Tuesday, August 15, 2006

"Diversity Policy Memorandum"

General T. Michael Mosely, the Chief of Staff of the Air Force, as sent out "EO Letter to Airmen," which says in part:
From all walks of life--rural farms, inner cities, and every place in-between--young Americans are drawn to the call of Integrity, Service and excellence. We celebrate this diversity, recognizing that such a mix of experience leads to a breadth of perspective and broader horizons, and ultimately innovative ways to maximize our combat capabilities.
Let's pretend, for a moment, that this letter is really about geography and experience. The letter goes on:
harnessing such magnificent differences into an effective, coherent team takes solid leadership, quality training and a conscious effort toward mutual respect on all our parts. Tolerating harassment of any type is no different than committing the offense. As we become a leaner, more lethal force, we simply have no place for such potentially criminal or divisive behavior.
Mmmm . . . so the Air Force, under General Mosely's command, has made a "conscious effort" to prevent city folk from harassing country boys? That it performs "quality training" to prevent the English Lit geeks from assaulting the wrench-and-screwdriver types? But here's what's really going on:
We are all Airmen, and under enemy fire the race, religion, sex or geographic origin of the Airmen fighting next to us is irrelevant. We expect you to exhibit a similar whole-hearted respect toward your fellow Airmen.
So it's not really about experience. It is about the litany: race, sex, religion, with "geographic origin" a recent addition, probably referring to immigrant status. So I have some questions for the General:

1. What counts as "divisive behavior"? If the coach of the USAFA football team says that blacks run fast, is he violating your expectations? If so, then how, exactly, does the mere fact of "blackness" "maximize our combat capabilities"?
2. When a Muslim sergeant in the U.S. Army throws a grenade into a tent, killing two and wounding 14 of his "fellow soldiers", how, exactly, is his religion "irrelevant"?

Let's continue:
The United States' first national motto, "E pluribus unum," means "out of many, one." The motto . . . subsequently took on a new meaning as people from all over the glove immigrated here, making the U.S. a multicultural "melting pot."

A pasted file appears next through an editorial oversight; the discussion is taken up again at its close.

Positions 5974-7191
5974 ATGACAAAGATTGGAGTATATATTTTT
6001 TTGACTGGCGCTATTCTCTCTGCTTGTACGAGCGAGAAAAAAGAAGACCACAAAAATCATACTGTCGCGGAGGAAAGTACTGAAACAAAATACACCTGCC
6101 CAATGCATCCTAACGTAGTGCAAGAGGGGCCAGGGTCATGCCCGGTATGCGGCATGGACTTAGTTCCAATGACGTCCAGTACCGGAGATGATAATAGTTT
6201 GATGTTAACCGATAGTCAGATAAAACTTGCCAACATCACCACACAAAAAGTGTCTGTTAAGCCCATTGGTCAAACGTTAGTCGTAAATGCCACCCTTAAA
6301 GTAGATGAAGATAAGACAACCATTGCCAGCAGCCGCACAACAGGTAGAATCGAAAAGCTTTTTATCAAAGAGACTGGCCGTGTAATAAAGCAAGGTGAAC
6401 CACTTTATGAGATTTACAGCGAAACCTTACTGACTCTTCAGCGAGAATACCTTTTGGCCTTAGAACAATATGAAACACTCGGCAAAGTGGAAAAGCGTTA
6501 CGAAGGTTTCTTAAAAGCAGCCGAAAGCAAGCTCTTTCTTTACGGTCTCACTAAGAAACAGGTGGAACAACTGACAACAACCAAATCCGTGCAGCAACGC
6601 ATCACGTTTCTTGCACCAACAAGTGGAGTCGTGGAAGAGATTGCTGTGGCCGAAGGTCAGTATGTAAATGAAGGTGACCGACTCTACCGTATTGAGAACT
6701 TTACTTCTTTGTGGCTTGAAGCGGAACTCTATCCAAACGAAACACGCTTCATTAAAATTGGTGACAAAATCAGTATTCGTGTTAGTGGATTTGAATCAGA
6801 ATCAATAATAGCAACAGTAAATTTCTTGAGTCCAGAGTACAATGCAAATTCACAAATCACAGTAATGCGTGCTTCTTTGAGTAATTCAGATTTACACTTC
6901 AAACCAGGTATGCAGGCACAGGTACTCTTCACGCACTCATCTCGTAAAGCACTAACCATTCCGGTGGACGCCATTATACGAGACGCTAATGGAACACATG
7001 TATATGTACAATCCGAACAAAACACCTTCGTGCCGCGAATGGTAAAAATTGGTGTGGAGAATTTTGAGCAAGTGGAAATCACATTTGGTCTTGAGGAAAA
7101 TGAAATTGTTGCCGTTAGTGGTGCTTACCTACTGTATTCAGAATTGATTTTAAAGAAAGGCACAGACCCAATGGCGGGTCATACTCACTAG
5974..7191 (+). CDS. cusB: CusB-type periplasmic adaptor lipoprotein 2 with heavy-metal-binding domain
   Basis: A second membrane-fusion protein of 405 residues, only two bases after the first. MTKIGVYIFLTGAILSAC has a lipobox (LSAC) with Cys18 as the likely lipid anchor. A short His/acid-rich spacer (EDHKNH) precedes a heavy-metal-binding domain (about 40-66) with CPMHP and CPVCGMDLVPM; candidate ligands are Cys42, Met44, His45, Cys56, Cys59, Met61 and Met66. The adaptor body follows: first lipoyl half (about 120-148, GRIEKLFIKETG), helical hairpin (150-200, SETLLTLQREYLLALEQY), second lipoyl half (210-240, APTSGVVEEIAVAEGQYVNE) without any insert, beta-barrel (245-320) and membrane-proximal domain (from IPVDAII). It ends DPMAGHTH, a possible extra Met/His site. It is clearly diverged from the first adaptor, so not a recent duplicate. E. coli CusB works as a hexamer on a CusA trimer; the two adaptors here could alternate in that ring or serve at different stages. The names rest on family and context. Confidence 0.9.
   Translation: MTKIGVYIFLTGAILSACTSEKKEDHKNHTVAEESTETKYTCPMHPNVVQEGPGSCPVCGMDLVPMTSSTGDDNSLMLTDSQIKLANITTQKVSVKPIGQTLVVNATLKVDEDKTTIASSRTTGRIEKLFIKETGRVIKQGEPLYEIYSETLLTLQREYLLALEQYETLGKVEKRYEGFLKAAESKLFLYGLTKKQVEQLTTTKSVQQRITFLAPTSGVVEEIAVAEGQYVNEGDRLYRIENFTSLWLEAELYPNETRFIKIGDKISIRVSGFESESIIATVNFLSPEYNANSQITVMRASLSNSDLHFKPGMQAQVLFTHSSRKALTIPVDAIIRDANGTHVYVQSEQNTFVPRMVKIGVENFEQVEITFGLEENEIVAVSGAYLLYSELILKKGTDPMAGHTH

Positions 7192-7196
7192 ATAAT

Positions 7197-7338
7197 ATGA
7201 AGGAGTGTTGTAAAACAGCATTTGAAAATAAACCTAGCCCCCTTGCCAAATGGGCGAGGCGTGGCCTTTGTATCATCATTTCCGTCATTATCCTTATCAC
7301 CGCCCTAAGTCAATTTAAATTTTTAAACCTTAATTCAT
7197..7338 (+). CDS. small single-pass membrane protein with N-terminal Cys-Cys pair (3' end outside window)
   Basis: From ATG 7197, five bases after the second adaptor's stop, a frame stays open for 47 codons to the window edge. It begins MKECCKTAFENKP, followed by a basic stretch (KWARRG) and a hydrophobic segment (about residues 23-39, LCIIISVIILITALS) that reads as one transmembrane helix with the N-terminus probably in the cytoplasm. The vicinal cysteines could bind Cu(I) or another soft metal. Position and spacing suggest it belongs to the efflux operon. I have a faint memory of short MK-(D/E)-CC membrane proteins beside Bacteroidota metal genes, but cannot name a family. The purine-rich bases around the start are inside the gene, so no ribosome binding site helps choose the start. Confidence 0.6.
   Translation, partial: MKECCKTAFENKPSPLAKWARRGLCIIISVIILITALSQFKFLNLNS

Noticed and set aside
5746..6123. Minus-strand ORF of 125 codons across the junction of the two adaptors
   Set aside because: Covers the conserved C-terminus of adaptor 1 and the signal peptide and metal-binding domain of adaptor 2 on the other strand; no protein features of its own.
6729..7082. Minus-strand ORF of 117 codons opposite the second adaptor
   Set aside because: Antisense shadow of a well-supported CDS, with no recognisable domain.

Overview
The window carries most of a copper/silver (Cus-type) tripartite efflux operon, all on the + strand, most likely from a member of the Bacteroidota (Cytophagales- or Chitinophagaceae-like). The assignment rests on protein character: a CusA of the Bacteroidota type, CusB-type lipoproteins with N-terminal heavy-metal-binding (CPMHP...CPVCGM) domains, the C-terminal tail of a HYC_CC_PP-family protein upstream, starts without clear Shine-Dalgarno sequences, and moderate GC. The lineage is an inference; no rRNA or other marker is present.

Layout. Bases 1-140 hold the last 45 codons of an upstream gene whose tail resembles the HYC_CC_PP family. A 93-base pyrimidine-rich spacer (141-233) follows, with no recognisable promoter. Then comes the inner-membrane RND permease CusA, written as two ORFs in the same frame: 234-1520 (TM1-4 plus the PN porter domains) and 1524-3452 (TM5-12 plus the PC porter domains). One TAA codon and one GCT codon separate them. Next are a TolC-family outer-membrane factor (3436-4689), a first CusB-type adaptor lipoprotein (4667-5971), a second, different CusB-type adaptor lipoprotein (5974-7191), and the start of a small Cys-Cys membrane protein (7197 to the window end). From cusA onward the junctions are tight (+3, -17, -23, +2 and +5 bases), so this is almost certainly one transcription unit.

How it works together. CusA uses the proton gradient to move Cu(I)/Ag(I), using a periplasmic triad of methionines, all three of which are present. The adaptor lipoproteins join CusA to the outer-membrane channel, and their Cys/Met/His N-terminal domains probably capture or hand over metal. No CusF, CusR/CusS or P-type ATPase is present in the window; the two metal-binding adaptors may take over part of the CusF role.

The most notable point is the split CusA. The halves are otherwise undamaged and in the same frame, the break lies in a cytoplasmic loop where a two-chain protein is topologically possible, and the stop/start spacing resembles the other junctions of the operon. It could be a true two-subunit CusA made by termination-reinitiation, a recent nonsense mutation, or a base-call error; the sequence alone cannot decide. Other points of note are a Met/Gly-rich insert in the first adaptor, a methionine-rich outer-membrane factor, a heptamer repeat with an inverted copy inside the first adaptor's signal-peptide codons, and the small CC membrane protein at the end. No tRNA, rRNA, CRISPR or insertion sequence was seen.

It appears the General has difficulty maintaining consistency in a single sentence. The phrase "melting pot" originally meant that a single national and cultural identity would be forged from the "melting" of the various immigrant groups in the New World. But "multiculturalism" means exactly the opposite: that the various immigrant groups retain their national and cultural identities.

If the general had been honest, he could have said that, given the reality of diversity in the Armed Forces, harassment and discrimination are inimical to its effectiveness. No argument here; indeed, the military has always been ahead of the social curve on racial integration. Nor would I deny that individuals of different races, religions, and sexes have made their contribution to the military mission. But the General goes beyond this. We are to celebrate diversity, yet no evidence is every presented that diversity, in and of itself, is an asset, while much evidence exists that it carries the potential for liability--as the General's memorandum implies. And, oh yeah, we must never actually notice the ways we are diverse! (As Coach Fisher deBerry learned the hard way.)

And of course, the General's veiled threat is necessary to compel everyone to submit to obvious lies.

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